For example, we allow you to cancel it through a text message or to confirm it. The AI is never going to quite be 100% sure. It might be confident that perhaps you're not going to attend. We send those notifications and you might get a different phone call, email or text message if we thought that you weren't going to come in. The AI is then changing every day as you get closer to your appointment, it's dynamic and the prediction is changing. If we see you opening or clicking, you tell us you're coming or not coming, it's a combination of the AI and then we're engaging intelligently and differently. If somebody is not going to come in, making it easy for them to say they're not going to come in so we can free up that slot for somebody that does need it.
At the same time, your profile of that individual is learning from that behavior so that you can continue to predict at an even more accurate rate.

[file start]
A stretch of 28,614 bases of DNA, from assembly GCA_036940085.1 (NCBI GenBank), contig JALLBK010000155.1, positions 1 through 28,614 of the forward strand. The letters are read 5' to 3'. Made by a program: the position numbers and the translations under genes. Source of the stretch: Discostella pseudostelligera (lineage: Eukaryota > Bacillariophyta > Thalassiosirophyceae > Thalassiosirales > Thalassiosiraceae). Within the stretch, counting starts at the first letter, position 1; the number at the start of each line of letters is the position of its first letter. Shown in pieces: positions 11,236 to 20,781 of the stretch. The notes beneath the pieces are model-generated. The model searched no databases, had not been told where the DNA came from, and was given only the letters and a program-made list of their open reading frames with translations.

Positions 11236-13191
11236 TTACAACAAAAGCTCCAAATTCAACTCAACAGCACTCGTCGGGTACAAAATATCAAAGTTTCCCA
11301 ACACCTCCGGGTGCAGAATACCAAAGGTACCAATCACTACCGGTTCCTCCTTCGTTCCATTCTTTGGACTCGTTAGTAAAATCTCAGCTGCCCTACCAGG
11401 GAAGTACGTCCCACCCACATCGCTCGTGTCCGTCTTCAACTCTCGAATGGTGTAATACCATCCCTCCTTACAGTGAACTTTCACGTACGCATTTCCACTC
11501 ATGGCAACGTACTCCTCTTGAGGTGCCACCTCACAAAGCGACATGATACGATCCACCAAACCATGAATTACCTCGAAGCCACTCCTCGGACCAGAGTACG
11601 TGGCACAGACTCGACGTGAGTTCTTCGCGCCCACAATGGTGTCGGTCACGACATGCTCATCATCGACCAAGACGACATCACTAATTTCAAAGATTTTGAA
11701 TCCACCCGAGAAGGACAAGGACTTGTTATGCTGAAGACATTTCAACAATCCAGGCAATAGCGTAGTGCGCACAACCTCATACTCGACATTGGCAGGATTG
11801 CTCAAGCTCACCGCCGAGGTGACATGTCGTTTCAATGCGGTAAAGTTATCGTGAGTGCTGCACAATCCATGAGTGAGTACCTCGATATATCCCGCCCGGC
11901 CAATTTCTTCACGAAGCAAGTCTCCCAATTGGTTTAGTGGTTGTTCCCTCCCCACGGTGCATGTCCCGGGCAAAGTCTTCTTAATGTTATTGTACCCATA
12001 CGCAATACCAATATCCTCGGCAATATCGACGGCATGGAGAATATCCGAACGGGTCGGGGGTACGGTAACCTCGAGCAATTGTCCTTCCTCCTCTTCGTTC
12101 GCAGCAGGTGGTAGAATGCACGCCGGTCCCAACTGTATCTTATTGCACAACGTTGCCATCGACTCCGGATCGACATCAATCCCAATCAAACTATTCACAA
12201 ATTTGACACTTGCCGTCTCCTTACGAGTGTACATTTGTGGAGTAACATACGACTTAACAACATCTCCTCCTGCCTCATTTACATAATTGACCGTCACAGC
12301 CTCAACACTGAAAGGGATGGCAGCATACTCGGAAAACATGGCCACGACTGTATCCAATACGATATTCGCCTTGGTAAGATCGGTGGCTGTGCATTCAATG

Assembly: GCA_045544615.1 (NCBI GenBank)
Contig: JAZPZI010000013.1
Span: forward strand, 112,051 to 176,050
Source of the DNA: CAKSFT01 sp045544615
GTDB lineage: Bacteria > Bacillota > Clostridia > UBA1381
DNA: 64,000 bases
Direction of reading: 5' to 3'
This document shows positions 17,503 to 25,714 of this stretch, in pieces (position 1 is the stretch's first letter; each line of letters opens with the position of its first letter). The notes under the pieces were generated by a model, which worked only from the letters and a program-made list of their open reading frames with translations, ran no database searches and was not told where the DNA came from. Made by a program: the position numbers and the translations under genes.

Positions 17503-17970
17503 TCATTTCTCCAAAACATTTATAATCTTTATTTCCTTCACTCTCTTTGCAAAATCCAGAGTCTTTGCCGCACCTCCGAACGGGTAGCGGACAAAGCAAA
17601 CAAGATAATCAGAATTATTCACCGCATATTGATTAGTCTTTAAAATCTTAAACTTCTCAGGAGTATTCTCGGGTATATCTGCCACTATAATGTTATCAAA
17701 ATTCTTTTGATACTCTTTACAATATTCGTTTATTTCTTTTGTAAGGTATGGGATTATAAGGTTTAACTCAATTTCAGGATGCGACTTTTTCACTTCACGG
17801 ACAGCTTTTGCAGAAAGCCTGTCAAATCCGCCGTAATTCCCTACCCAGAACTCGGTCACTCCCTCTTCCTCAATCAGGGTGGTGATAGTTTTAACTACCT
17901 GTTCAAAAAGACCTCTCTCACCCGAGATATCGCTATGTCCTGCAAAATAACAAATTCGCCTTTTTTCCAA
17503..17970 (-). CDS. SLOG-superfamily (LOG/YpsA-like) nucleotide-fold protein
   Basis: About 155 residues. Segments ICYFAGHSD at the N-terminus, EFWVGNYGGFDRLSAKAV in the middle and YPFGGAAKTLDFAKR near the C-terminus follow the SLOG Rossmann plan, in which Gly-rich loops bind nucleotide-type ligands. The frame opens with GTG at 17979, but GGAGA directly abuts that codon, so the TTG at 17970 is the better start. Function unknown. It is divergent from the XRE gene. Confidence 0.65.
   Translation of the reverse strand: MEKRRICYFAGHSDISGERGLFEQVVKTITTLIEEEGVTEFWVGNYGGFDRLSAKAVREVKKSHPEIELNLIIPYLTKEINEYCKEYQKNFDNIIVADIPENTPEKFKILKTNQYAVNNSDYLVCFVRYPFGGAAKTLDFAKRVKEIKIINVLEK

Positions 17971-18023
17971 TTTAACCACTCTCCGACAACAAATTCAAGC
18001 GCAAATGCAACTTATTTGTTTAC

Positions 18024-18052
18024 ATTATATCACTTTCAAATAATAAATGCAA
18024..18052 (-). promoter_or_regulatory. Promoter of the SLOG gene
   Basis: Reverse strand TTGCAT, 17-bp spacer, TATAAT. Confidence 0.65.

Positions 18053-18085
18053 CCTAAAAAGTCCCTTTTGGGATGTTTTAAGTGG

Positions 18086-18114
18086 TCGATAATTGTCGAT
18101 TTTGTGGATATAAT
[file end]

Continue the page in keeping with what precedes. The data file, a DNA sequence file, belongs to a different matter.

That’s one of the key things with AI. We can continue to change it daily. Some other interesting things that we want to do in this COVID environment or this post-COVID world is if we detected that you weren't going to come into your appointment, maybe it's because you're having a transportation issue or something else. What if we offered you a telemedicine visit instead? That would be appealing and more convenient so you didn't have to take time off of work, get childcare or whatever the case may be. You could still stay engaged in your care. It's the combination of AI and patient engagement that makes it unique because we can reach out intelligently and start communicating with people to see if they're going to come in or not.